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Q: Earnings distribution in Greece (URGENT!) ( No Answer,   0 Comments )
Subject: Earnings distribution in Greece (URGENT!)
Category: Business and Money > Employment
Asked by: christophem-ga
List Price: $80.00
Posted: 25 Jul 2006 02:29 PDT
Expires: 24 Aug 2006 02:29 PDT
Question ID: 749262
Into what percentile of salaried workers does someone earning EUR
80,000 per annum in Greece falls?
(top 25% is not good enough.  Is it top 5%? Top 2%?)

Request for Question Clarification by pafalafa-ga on 25 Jul 2006 08:28 PDT

I'm not sure of the level of detail you're seeking, but there do not
appear to be any reliable, up-to-date statistics on salary
distributions in Greece.

However, I can tell you that a salary of 80,000 euros would put you
close to the top 5% of earners in the US, so it certainly seems
reasonable to suppose that in Greece, this would be even a more select
group...perhaps the top 1%.

Is that sort of information helpful to you at all?


Request for Question Clarification by keystroke-ga on 25 Jul 2006 10:05 PDT
I too would go along with Pafalafa's comment and say this would be at
least the top 1 or 2%. there are 10.4 million people in Greece.

The following paragraph is taken from this website

"The main industries of Greece include textiles, chemicals, metals,
wine, food processing, tobacco, cement, oil refineries. Its major
trading partners are Germany, Italy, France, the U.S., the U.K. and
the Netherlands. The labor force is allocated in services (45%),
industry (28%) and agriculture (27%). According to official
measurements, the per capita income is around $9,000 (or 70% of the EU
average), but according to many Greek economists who study tax evasion
(a phenomenon which has assumed giant proportions in Greece), the real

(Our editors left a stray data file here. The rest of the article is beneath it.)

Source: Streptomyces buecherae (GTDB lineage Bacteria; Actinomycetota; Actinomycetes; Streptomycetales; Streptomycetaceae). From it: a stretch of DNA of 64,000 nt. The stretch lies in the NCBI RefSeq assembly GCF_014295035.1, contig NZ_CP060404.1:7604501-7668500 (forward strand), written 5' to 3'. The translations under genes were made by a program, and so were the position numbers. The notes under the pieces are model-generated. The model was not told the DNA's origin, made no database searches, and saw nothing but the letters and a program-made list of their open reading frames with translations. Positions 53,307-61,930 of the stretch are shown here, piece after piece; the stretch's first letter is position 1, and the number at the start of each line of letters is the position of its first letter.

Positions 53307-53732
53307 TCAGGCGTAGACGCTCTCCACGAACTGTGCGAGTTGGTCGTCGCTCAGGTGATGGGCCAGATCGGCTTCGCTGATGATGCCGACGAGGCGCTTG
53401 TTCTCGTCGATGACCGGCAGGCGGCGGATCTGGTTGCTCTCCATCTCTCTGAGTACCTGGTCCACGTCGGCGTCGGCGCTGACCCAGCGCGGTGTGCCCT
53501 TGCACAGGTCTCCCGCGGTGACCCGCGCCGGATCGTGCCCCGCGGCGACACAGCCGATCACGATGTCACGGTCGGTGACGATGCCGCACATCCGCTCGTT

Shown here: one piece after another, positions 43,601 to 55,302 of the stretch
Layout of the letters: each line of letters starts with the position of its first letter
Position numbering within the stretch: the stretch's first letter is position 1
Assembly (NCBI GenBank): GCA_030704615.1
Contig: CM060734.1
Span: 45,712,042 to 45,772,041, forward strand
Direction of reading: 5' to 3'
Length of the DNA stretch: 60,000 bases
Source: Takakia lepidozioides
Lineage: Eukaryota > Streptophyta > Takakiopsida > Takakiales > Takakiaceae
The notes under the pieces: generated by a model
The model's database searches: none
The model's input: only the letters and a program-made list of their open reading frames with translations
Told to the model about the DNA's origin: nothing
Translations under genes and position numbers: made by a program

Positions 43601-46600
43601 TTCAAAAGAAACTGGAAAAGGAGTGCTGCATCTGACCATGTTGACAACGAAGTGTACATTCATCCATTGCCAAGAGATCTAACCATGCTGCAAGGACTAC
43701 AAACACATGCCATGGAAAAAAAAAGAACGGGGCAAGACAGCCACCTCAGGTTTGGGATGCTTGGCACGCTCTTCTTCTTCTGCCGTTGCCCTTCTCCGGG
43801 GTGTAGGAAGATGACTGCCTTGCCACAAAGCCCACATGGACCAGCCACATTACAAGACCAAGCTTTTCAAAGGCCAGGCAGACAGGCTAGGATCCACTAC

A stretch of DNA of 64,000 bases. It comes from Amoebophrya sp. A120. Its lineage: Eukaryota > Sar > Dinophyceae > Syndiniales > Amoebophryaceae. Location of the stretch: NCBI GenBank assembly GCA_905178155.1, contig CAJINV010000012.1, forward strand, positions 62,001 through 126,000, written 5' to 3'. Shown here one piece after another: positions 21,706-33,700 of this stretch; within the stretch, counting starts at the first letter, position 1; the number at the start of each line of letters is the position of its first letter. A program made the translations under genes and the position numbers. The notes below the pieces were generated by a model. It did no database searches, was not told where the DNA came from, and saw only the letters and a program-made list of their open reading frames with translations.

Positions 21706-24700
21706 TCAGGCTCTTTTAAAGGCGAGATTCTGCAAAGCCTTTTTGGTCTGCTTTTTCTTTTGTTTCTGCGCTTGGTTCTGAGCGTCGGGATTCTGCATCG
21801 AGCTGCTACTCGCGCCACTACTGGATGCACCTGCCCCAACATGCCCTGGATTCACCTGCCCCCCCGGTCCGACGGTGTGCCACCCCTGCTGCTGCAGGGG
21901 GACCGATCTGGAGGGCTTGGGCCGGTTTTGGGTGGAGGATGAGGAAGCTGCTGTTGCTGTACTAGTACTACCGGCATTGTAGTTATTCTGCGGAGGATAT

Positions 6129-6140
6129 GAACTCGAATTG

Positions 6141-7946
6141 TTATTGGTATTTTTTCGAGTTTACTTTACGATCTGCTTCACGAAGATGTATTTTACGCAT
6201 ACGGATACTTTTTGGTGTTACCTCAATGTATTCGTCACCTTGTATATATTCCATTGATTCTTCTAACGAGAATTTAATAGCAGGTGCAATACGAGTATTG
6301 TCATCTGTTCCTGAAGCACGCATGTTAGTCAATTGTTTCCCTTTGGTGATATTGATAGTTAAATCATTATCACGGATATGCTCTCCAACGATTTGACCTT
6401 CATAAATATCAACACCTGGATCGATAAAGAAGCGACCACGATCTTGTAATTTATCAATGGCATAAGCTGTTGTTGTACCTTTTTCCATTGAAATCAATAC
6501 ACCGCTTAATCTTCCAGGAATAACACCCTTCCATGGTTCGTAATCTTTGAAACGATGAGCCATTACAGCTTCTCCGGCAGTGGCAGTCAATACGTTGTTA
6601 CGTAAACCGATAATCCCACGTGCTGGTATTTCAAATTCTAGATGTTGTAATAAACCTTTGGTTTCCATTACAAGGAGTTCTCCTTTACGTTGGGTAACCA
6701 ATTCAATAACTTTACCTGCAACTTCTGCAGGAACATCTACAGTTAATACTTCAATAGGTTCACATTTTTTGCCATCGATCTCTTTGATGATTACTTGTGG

income is at least double that figure. This becomes quite obvious when
observing the standard of living in Greece."

As you can see, for greece 80000 Euros per year would be at least 2%.

Request for Question Clarification by keystroke-ga on 25 Jul 2006 10:13 PDT
To further enforce what i said the following PDF document gives a very
good look into the Labour Market of Greece.

"Labour costs in Greece remained the second lowest in the European
Union (ahead of Portugal). In 1999 the average Greek wage was 65% of
the EU average, where as for industrial workers the share fell to
under 50%. Despite some moderate pay increases during the second half
of the decade, labour costs per unit of production in 1998 had
decreased by 15% since 1990 (Kouzis, 2001). In 2000, wage costs
accounted for 76% of total labour costs as compared with the EU
average of 73%. In the same year the ratio of total taxes on employed
labour2 in Greece was only marginally higher than the EU average
(38.5% and 36.7% respectively) (Commission Compendium 2002). Over the
last decade labour productivity has consistently ranked the second
worse in the European Union (ahead of Portugal). In 1998 the
productivity rate (per hour worked) of the Greek workforce was just
over 50% of that of their American counterparts and less than 70% of
the EU average (Commission, (2001)79 final)."

From this you can see that on AVERAGE Greeks earn 73% of what the rest
of Europeans earn in any year. This makes the 80000 wage bracket in
Greece a very select few. I would be happy in making the claim of 1 -
2% without feeling i could be underestimating the percentage.

Request for Question Clarification by keystroke-ga on 25 Jul 2006 10:15 PDT
I apologise for my mistake on the previous answer I gave, I meant 65%
not 73% for the average way of the Greeks. This further enforces the
fact that Greeks on average earn less than their European

Clarification of Question by christophem-ga on 25 Jul 2006 10:42 PDT
pafalafa-ga, keystroke-ga,

I am basically looking for a reliable, third-party, independent source
which provides a solid basis to argue the point. An inferrence based
on anecdotal evidence is not satisfactory.
Alternatively, short of finding direct eveidence for Greece, an
indication that EUR 80,000 p.a. gets you into the top [ ]% in (say)
Italy would be a good start.

Good luck!


Request for Question Clarification by bobbie7-ga on 26 Jul 2006 17:13 PDT

Would you be interested in figures for Spain?

If so please check out table 5 and figure 7

Does this help you?


Request for Question Clarification by czh-ga on 26 Jul 2006 21:34 PDT
Hello christophem-ga,

It?s amazing how difficult it is to find exactly the information you
need. I found a Euromonitor country report for Greece that has this